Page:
Perhaps the most immediate opportunities lie in the electronics industry. In the future, continued improvements in 3D X-ray microscopy and LaserFIB technologies, enhanced by advances in machine learning algorithms for better image quality and higher throughput, will enable correlated 3D X-ray imaging and LaserFIB analysis to become an efficient and commonplace capability for a wide range of applications including defect inspection and analysis, construction analysis or reverse engineering, atom probe sample preparation and even process control.

Availability of data and materials

The data presented in this article can be made available upon request to the corresponding author of this article.

Abbreviations

AMD:

Advanced micro devices (Company name)

APT:

Atom probe tomography

EBSD:

Electron backscatter diffraction

FIB-SEM:

Focused ion beam scanning electron microscope

Fs laser:

Femtosecond laser

HAZ:

Heat affected zone

HBM:

High bandwidth memory

LaserFIB:

ZEISS Crossbeam 350 or 550 Laser focused ion beam scanning electron microscope

LIPSS:

Laser induced periodic surface structure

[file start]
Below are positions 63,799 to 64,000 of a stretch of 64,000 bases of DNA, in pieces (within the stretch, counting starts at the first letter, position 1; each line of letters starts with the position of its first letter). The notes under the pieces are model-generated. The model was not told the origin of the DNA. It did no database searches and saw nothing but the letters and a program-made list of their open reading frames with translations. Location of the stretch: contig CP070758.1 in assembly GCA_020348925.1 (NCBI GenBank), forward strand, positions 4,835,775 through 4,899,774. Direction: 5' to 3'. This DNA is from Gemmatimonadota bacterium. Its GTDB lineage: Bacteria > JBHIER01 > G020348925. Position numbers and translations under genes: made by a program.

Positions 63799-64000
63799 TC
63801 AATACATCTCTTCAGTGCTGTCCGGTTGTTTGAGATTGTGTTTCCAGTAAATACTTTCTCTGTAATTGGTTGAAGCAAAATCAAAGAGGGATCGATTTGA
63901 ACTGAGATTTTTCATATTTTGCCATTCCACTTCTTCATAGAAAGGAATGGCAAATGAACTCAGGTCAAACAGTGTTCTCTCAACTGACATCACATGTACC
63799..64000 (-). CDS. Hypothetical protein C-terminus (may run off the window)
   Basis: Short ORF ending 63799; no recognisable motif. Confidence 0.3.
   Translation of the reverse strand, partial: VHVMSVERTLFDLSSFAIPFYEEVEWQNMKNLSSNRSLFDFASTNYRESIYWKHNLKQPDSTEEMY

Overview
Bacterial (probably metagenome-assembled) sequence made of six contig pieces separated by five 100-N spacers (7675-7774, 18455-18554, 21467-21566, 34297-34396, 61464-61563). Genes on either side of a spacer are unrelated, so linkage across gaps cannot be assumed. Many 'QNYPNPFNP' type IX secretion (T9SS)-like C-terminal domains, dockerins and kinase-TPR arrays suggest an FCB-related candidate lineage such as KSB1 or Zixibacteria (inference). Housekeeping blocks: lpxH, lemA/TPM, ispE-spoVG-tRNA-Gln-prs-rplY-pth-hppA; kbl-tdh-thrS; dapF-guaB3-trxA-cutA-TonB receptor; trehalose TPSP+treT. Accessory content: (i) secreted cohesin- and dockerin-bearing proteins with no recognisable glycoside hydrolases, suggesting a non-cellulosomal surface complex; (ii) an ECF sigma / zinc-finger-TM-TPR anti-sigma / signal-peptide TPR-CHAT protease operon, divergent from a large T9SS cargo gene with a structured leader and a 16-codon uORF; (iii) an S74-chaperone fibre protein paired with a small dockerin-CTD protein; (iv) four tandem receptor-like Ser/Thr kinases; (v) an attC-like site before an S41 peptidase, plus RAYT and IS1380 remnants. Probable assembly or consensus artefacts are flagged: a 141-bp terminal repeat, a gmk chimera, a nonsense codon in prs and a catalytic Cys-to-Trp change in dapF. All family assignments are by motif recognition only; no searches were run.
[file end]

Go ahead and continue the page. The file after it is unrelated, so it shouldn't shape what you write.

Low k:

Low dielectric constant

OLED:

Organic light emitting diode

SIMS:

Secondary ion mass spectroscopy

TEM:

Transmission electron microscope

TFT:

Thin film transistor

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Acknowledgements

The authors would like to acknowledge and thank The University of Plymouth, UK for providing the nuclear graphite material sample shown in Fig. 4.

Funding

The funding for this research was provided by Carl Zeiss Microscopy GmbH.

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Each author provided equal contribution to this work. The author(s) read and approved the final manuscript.

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The corresponding author, Dr. Ben Tordoff, is head of materials science at ZEISS Research Microscopy Solutions.

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Correspondence to Ben Tordoff.

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The authors declare no competing interests other than as the manufacturer of the LaserFIB system. This review provides an objective view of the new, unique technology.

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Tordoff, B., Hartfield, C., Holwell, A.J. et al. The LaserFIB: new application opportunities combining a high-performance FIB-SEM with femtosecond laser processing in an integrated second chamber. Appl. Microsc. 50, 24 (2020). https://doi.org/10.1186/s42649-020-00044-5

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Keywords

  • LaserFIB
  • FIB-SEM
  • PFIB
  • Crossbeam laser
  • Femtosecond laser
  • Dual chamber SEM